Fair Lending: Data Limitations and the Fragmented U.S. Financial Regulatory Structure Challenge Federal Oversight and Enforcement Efforts Page: 2 of 102
The following text was automatically extracted from the image on this page using optical character recognition software:
Accountability. Integrity* Reliability
Highlights of GAO-09-704, a report to
Why GAO Did This Study
The Fair Housing Act (FHA) and the
Equal Credit Opportunity Act
(ECOA)-the "fair lending laws"-
prohibit discrimination in lending.
Responsibility for their oversight is
shared among three enforcement
agencies-the Department of Housing
and Urban Development (HUD),
Federal Trade Commission (FTC), and
Department of Justice (DOJ)-and five
depository institution regulators-the
Federal Deposit Insurance Corporation
(FDIC), Board of Governors of the
Federal Reserve System (Federal
Reserve), National Credit Union
Administration (NCUA), Office of the
Comptroller of the Currency (OCC),
and Office of Thrift Supervision (OTS).
This report examines (1) data used by
agencies and the public to detect
potential violations and options to
enhance the data, (2) federal oversight
of lenders that are identified as at
heightened risk of violating the fair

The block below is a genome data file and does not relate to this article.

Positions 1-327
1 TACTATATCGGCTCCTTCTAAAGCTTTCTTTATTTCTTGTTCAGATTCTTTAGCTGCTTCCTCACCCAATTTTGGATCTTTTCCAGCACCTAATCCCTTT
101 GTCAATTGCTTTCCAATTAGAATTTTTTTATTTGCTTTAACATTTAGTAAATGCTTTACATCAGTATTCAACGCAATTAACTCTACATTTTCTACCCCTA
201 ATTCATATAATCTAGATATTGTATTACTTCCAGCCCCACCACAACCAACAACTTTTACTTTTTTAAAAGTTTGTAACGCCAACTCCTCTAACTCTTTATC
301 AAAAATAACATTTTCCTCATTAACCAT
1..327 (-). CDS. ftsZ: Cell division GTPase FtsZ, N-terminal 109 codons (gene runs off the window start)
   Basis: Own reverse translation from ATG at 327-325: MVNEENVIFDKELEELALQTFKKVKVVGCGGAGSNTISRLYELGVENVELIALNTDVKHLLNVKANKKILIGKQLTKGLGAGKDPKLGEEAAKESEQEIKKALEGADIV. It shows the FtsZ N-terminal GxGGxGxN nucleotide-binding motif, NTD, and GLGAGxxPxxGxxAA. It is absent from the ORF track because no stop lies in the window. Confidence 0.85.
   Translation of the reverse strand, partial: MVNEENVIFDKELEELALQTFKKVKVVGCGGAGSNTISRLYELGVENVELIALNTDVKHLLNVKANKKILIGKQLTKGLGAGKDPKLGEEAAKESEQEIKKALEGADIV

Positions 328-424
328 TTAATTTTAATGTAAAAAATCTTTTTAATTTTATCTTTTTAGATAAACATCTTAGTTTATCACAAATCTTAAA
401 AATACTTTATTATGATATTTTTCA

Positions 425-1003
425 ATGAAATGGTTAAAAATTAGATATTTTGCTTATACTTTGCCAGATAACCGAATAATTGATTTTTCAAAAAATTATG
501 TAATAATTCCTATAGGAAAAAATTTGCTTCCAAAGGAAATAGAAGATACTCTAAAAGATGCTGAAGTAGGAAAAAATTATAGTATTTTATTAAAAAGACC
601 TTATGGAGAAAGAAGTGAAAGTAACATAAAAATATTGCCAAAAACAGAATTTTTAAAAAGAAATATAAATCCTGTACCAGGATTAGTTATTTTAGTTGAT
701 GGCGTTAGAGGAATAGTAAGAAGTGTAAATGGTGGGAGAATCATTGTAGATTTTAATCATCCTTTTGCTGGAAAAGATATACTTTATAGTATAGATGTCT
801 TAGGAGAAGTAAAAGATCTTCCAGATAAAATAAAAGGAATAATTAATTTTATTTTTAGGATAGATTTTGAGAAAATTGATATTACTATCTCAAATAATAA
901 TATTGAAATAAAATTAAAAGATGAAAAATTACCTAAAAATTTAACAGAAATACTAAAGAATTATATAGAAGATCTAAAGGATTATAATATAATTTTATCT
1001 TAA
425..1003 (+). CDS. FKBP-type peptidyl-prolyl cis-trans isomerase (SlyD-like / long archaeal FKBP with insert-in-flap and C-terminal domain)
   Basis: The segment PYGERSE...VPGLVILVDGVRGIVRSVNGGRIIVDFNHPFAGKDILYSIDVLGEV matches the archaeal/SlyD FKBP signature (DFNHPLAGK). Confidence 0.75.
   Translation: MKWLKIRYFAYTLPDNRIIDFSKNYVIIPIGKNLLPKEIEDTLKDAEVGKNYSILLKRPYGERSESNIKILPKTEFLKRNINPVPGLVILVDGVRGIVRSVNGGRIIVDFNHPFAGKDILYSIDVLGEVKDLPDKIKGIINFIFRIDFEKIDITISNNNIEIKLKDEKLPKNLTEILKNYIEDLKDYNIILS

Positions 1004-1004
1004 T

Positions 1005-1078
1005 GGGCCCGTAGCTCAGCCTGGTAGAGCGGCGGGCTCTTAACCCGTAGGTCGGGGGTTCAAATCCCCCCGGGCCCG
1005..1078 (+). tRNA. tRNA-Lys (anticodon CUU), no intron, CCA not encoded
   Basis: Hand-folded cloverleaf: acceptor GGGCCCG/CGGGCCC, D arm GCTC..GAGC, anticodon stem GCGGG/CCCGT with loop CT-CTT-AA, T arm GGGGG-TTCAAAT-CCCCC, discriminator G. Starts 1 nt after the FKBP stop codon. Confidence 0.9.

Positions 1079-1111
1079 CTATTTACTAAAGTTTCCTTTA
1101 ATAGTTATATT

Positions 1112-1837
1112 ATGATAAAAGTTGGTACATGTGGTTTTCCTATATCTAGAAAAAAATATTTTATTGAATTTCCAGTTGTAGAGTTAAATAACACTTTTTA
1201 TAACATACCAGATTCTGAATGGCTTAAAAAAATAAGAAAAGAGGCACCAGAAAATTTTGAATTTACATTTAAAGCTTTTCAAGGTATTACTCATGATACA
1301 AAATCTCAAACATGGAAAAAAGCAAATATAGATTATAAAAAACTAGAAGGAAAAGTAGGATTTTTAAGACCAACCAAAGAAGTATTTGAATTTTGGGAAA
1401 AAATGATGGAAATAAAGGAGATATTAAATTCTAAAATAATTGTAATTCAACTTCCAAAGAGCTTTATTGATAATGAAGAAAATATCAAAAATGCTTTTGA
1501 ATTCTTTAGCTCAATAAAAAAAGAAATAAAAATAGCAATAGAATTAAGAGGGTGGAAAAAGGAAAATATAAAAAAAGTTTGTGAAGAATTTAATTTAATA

lending laws, and (3) recent cases
involving fair lending laws and
associated enforcement challenges.
GAO analyzed fair lending laws,
relevant research, and interviewed
agency officials, lenders, and consumer
groups. GAO also reviewed 152
depository institution fair lending
examination files. Depending upon file
availability by regulator, GAO reviewed
all relevant files or a random sample as
Congress should consider options,
such as requiring larger lenders to
report additional data, to enhance the
data available to detect potential fair
lending violations. Further, as part of
ongoing discussions on revising the
regulatory structure, Congress should
consider how to best ensure consistent
and effective federal oversight of the
fair lending laws. In comments,
agencies and regulators generally
agreed with the report's analysis.
View GAO-09-704 or key components.
For more information, contact Orice Williams
Brown at (202) 512-8678 or
Data Limitations and the Fragmented U.S. Financial
Regulatory Structure Challenge Federal Oversight
and Enforcement Efforts
What GAO Found
The Home Mortgage Disclosure Act (HMDA) requires certain lenders to
collect and publicly report data on the race, national origin, and sex of
mortgage loan borrowers. Enforcement agencies and depository institution
regulators use HMDA data to identify outliers-lenders that may have violated
fair lending laws-and focus their investigations and examinations
accordingly. But, HMDA data also have limitations; they do not include
information on the credit risks of mortgage borrowers, which may limit
regulators' and the public's capacity to identify lenders most likely to be
engaged in discriminatory practices without first conducting labor-intensive
reviews. Another data limitation is that lenders are not required to report data
on the race, ethnicity, and sex of nonmortgage loan borrowers-such as small